G is for Goals:
Setting goals can be daunting, but goals play such a key role in so many parts of your business – and can keep you on track for easier marketing!
First, let’s start with the obvious one: your financial goal for the year. Create a feasible (base it on your business’ history & target market research!), but also slightly ambitious goal to help you to push yourself. This one goal is going to drive a lot of smaller ones, as it works its way down through your business’ nitty gritty.
Step two: you’ve got your sales goal for the year, now break it down even further, how many products/services do you need to sell to reach that goal? (This can be tricky if you sell a variety of things, so base if off your ideal – but realistic -scenario.) Divide it by twelve, how many a month is that? Is that possible for you to accomplish without going over your maximum capacity for the month? If so, move on down to step three. If not – we need to sort out a few things so you’re not going to burn out trying to keep up with an impossible goal!
Step three: Which of your products are your best sellers? Which products and services make you the most happy to sell? Which ones do you want to focus your marketing on for this quarter, half year, or even for the full year? Remember if you’ve got a bigger number of products or services, that giving equal focus and weight to each of them means none will stand out. For example, if you sell handmade jewellery, but you also offer workshops, and the workshops are where you make the most money, and it’s your favourite part of your business – focus less on selling the individual products, and more on getting people into your workshops! You can mix it up if there are other things you’d like to sell too, but give yourself a solid couple of months promoting a one or two things to really get your message out there before moving on.
Note: Don’t forget your website! Make sure your website is always updated to reflect what your top/ideal sellers are! If you need some insight into the best way to organize your website for maximum impact for selling, shoot us an email and we’ll chat about what you can do!
Step four: Breaking down marketing into its own set of goals! (Flow chart, anyone? I know, it’s getting detailed!) There are so many streams available online alone, from e-commerce shops to social media channels – so how are you going to decide where to put your effort? Look at what you’re focused on selling, and go where those customers are. Let’s keep going with the example of jewellery workshops. Since jewellery is such a visual medium, Instagram is a great choice for marketing. You can post your own finished pieces, but beyond that, also show in progress pieces, behind the scenes work, short clips of what people can expect during your workshops. Find where your audience is, and show them what you have to offer, but don’t put all your marketing efforts into just one channel. Use the research you did for your business plan to know where your clients are.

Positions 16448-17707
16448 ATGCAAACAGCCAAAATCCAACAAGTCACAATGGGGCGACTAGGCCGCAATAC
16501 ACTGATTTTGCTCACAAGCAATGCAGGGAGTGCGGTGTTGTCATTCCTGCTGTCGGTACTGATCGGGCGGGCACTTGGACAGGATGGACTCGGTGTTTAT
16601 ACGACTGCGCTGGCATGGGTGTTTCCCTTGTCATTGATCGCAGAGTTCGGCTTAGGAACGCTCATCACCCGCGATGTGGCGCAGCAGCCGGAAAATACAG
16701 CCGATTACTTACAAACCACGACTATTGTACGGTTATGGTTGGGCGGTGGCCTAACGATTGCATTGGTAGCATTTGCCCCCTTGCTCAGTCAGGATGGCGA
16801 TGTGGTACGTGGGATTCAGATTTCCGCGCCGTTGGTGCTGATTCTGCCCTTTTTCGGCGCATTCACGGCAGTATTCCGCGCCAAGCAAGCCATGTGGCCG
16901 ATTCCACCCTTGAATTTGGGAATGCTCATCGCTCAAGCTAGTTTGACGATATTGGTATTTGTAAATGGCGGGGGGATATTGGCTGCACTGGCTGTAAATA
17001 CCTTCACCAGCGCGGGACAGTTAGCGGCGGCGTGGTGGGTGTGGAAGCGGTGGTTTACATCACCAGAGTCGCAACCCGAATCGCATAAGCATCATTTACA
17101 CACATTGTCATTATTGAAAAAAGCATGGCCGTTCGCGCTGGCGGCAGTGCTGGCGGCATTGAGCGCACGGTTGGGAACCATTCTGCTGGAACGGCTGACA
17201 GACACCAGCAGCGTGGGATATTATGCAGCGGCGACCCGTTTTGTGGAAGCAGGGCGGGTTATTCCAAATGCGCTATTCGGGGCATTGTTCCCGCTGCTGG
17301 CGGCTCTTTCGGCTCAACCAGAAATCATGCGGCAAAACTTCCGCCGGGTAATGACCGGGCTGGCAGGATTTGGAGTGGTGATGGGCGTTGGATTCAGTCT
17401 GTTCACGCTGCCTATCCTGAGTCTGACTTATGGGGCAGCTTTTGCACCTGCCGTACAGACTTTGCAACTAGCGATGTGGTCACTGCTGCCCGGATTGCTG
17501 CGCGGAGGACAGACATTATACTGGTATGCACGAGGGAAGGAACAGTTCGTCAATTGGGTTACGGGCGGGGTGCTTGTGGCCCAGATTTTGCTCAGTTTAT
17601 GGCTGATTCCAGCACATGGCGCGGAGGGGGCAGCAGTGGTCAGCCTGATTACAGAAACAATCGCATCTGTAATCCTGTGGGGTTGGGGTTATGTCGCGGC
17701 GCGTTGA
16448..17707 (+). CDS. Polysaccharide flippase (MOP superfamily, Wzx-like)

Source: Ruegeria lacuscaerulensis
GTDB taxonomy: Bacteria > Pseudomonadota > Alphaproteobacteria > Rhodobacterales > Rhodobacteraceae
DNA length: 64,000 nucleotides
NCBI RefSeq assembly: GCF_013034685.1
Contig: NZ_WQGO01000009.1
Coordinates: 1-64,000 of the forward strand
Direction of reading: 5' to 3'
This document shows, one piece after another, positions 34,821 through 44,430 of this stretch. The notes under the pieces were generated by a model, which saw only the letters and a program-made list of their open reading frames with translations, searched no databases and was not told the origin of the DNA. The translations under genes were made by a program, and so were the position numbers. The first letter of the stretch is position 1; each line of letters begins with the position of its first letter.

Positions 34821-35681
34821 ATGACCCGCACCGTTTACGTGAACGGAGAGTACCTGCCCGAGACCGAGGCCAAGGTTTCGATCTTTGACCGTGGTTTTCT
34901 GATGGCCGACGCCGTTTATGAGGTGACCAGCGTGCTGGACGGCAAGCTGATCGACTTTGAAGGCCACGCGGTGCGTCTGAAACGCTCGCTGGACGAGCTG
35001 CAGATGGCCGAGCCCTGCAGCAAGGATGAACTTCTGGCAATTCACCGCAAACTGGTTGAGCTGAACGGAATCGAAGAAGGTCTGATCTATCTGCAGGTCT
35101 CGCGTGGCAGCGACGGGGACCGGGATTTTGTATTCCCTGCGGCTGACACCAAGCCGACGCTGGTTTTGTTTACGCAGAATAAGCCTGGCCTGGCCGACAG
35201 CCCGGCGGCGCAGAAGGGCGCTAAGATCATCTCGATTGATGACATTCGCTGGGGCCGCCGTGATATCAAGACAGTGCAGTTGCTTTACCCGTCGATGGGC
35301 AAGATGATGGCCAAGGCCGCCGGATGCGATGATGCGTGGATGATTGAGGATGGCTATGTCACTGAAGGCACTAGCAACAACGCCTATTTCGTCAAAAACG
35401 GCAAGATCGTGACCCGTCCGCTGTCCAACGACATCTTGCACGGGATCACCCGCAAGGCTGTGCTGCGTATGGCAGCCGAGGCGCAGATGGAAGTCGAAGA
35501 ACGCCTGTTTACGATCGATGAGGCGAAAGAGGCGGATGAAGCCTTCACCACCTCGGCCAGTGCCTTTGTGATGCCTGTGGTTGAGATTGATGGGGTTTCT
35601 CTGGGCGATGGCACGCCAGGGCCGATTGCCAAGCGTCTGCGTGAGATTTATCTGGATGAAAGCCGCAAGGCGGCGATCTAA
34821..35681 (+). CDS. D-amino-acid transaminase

Reaching goals feels great, but remember to celebrate the small goals you’ve reached so you don’t get too focused on just the biggest one.
H is for Highlight:
Highlighting your education, skills, awards, and other special qualities you bring to the table is a big part of establishing authority in your field, and credibility with potential clients.
Don’t forget to highlight these things on your website, through your marketing, and other places people might scope you out, such as LinkedIn.
I is for Invest:
Time to talk time and money. I hope by now it’s clear that your business plan, website, and marketing aren’t things that you should be able to do in a day. It takes time and effort, and usually an outside point of view to help you get out of your own head, and to suggest things you might not have even thought to consider.
Since the process is such an investment in time, money and mental space, you want to make sure that you pick the right person to work with. You find them easy to talk to, good with communication, and they should be genuinely excited for your project. If you’re going to take the time to do it, you might as well do it right the first time – use true professionals. People that have education and experience, references, and a solid portfolio of work. Referrals are a great way to check out people that might be able to help you with your business. My main source of clients are from word-of-mouth, and it’s something I’m very proud of.
Your online credibility is a big factor in what people look at before they decide to buy from you – to make sure they can trust your company to deliver what you’re offering. You want to have a clear message for your ideal client, and you want that message to show that you’re willing to invest in your own company so they trust you’ll provide a quality product/service to them too.
Want to learn more about working together? Shoot me a message and we can chat about what you need your clients to see in your business!